As a teenager, I had a habit of wearing tutu’s. Not small, discreet tutu’s, but proper, big, full on, poofy, tutu’s. The sadder, sicker and more confused I felt on the inside, the bigger the tutu’s got, and it finally reached the point where most day’s I would leave the house in a tutu and tiara.

I had this theory – that if I only wore pink, sparkly, magical outfits on the outside – then no one would see how sad and painful I was feeling on the inside. That if my exterior was happy, shiny, fluffy, a characature of a fairy princess – then it wouldn’t matter so much that my interior was rotten and black, full of pain and sadness and hope that was slowly dying.

Over the past year, as things on the inside have begun to heal, the need to dress up to mask the sadness has also ebbed away. And as I’ve started to feel lighter and brighter in my head, I’ve begun to wear more black, no longer gripped by the need to trick everyone into thinking I’m okay – because I actually am okay.

On my birthday – I wore a tutu. Not because I was covering anything up. Not because I was trying to pretend I was happier than I was. But because for the first time in a long time I felt like my exterior and interior were starting to match up. As I stood in my garden, surrounded by all the people I loved most in the world, people who had been there for me in times that were so bad, people who should have ditched me years ago because I was grumpy or weird or never replied to their texts or barely left the house, I felt happy. Really happy. Truly happy. I felt like a big, pink, sparkly, ridiculous tutu. Full of love, genuine love, for the people I was looking at.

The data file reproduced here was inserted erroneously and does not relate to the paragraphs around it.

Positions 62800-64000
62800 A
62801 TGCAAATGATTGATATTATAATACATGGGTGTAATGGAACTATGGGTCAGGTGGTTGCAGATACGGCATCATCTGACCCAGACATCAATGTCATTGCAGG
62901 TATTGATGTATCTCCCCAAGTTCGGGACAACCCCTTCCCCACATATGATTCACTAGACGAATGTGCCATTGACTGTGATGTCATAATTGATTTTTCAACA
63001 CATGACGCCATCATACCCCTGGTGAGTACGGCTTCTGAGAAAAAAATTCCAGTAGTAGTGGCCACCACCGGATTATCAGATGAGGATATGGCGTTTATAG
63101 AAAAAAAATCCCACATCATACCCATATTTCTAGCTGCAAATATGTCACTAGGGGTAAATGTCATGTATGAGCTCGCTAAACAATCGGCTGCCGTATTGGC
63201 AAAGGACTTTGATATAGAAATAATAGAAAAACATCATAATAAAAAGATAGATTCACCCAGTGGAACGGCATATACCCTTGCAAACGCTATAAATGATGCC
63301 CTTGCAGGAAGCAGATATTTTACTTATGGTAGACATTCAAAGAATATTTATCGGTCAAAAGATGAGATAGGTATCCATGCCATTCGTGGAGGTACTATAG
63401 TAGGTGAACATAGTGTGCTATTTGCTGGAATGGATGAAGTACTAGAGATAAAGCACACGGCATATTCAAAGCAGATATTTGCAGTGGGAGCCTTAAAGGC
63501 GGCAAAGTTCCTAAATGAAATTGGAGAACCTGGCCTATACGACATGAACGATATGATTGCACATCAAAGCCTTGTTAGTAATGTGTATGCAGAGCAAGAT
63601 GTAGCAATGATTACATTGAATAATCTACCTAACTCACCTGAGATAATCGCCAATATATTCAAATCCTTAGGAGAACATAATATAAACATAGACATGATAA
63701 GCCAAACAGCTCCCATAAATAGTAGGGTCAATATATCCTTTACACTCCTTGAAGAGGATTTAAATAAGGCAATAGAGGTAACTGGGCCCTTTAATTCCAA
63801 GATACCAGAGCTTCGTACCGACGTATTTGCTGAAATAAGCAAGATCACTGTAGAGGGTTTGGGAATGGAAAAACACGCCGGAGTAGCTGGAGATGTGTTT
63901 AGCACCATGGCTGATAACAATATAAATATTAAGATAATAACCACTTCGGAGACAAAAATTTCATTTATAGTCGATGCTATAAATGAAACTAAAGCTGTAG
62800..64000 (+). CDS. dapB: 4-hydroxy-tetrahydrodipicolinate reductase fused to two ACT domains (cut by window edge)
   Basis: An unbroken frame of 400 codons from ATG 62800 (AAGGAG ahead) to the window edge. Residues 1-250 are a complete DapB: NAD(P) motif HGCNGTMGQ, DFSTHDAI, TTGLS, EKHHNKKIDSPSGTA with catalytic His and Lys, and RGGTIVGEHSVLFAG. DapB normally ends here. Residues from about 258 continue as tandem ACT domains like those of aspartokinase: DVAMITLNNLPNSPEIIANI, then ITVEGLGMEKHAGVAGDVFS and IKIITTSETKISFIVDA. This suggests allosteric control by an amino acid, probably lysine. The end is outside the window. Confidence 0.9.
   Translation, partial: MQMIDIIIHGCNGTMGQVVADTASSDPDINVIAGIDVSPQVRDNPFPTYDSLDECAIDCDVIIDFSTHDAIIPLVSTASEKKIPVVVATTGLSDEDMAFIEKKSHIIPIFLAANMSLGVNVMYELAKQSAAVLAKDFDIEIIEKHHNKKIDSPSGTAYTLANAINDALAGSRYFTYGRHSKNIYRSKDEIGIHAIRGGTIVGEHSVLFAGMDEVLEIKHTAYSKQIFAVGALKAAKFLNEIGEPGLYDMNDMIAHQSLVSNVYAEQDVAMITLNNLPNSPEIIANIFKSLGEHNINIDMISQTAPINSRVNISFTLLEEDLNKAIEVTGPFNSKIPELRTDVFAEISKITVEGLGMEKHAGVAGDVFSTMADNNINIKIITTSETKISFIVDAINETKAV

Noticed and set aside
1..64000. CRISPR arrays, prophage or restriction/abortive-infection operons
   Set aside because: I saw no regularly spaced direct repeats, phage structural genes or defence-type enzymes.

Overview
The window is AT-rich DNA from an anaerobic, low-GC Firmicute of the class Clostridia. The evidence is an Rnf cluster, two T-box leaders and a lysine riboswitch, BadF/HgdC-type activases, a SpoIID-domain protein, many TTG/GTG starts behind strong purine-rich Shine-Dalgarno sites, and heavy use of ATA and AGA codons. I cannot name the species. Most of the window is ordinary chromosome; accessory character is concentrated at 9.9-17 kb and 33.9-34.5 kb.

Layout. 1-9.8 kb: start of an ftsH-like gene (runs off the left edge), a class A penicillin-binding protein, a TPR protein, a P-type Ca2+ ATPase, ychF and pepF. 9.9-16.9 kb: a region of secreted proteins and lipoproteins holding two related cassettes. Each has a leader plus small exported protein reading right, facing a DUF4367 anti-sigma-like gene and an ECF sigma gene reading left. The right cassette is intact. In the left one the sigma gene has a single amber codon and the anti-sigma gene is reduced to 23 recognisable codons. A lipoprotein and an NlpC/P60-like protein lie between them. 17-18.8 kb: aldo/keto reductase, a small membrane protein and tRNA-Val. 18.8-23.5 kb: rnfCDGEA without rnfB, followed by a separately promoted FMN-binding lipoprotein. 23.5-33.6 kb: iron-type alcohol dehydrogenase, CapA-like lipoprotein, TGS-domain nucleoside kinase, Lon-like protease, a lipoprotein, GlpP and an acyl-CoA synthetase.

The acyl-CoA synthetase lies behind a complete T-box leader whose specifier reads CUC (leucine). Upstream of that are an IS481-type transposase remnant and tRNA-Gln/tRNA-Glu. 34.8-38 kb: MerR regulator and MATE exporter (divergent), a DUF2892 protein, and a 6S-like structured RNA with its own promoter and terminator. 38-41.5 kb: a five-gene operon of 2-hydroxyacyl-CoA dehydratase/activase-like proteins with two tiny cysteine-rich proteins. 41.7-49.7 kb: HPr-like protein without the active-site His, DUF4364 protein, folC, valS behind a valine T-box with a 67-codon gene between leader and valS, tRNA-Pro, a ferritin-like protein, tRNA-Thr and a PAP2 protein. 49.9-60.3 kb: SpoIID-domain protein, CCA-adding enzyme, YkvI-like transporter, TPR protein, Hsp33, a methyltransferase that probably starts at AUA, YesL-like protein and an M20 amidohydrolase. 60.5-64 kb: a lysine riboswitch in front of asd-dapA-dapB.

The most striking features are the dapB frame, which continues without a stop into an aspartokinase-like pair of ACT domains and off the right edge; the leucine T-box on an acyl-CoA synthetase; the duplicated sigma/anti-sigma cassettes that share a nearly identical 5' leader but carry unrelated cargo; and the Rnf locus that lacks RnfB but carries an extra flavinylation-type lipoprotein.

For the first time in 20 years, I didn’t cry on my birthday. I didn’t hate the idea of growing up. I didn’t try to pretend that the day wasn’t happening. Instead, I wore a tutu, made a flower crown, ate a mini scone, and felt excited, properly excited about finally growing up.

Birthday Group
Wearing: American Apparel wrap top, Ted Baker tulle skirt, Adidas mesh trainers.